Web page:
Consumers may be willing to pay for online content, but they won't pay much, according to a new study from the Boston Consulting Group, which conducted a global survey of 5,000 respondents in America, Europe and Australia.
While attitudes varied between the nine countries surveyed, BCG found that Americans, on average, were more receptive to the idea of paying for online content -- but the cheapest in terms of how much.
BCG's survey data showed that on average, two-thirds -- 67% -- of global consumers are willing to pay for unique content, with 63% saying they would pay for specialized coverage.
For U.S. respondents, these figures were 72% and 73%, respectively. Sixty-one percent of U.S. respondents said they are interested in continuously delivered, timely information, compared to 54% for the survey respondents as a whole.
The BCG study included some good news for newspapers, which led the pack in terms of online payment potential. More respondents around the world said they would pay for content from newspaper Web sites than other media (e.g., T.V. news) with an online presence.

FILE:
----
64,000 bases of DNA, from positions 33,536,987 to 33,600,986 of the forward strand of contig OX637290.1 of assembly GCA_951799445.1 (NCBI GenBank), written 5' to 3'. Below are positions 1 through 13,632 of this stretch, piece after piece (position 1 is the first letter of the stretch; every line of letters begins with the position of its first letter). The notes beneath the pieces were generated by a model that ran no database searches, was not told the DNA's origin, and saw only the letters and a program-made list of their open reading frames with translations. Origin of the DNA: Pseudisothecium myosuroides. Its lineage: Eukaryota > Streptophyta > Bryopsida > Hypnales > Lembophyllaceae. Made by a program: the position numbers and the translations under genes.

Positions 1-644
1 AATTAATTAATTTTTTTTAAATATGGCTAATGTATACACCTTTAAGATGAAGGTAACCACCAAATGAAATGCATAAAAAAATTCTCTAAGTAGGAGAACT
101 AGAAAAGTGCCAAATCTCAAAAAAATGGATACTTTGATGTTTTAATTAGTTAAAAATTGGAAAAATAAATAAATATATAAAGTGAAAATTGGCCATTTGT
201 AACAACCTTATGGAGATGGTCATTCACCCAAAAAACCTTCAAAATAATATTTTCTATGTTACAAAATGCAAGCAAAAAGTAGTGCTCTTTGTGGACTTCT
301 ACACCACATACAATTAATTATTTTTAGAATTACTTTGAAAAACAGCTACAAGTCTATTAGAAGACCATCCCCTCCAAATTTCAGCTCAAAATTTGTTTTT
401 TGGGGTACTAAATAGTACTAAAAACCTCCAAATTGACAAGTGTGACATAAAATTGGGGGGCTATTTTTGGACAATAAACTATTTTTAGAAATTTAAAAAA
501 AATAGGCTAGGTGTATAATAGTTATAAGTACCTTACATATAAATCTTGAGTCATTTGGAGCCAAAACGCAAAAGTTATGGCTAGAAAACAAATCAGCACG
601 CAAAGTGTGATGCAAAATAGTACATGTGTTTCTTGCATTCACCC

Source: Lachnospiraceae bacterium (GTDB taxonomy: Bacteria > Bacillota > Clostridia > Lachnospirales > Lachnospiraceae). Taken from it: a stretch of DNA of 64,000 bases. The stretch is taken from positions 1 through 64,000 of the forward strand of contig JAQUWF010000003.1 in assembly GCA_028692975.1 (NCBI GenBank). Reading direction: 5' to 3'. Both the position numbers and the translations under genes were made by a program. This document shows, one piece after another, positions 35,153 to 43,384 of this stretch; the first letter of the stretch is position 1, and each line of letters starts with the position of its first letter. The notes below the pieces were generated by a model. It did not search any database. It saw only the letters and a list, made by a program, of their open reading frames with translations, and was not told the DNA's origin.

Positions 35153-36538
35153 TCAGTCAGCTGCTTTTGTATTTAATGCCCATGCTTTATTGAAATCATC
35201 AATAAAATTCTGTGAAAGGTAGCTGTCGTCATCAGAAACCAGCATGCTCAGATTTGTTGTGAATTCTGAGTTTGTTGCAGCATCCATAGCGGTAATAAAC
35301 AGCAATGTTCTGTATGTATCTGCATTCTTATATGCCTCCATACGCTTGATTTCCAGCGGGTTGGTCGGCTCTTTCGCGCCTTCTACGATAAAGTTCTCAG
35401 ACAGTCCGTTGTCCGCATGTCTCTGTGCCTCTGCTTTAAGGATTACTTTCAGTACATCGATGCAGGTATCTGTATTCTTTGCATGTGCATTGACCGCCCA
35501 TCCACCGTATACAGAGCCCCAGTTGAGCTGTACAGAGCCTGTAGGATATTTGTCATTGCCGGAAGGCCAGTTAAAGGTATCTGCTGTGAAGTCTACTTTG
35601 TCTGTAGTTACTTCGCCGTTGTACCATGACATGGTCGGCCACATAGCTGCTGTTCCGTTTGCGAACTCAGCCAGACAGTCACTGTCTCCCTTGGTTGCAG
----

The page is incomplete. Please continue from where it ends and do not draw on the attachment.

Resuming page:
However, this positive finding is tempered by the fact that consumers are not willing to pay much for online content, whatever its origin. The amount of money they would be willing to shell out ranges from $7 among Italians, down to $3 among Americans -- who were, overall, the most tightfisted of the groups surveyed.
The BCG study provides an interesting counterpoint to other recent studies addressing this issue. In October, a survey of 2,404 American adults by Ipsos Mendelsohn and PHD found that 55.5% of respondents said they would be very unlikely to pay for online content from newspaper or magazine publishers, versus 16.5% who said they might pay, including a number of fence-sitters.
There are a variety of different approaches to charging for online content; some might work even if only a small percentage of online readers agree to pay.
One of the most-discussed proposals for a micropayment system comes from Journalism Online, founded by Steven Brill, which has assembled a consortium of newspaper publishers with the goal of designing and implementing a flexible micropayment scheme that could be used across multiple sites.
Responding to skeptics who argued that most people won't pay for online content, Brill has said that Journalism Online's model would only require 10% of visitors to pay for certain selected premium content, with the other 90% still able to view regular content for free.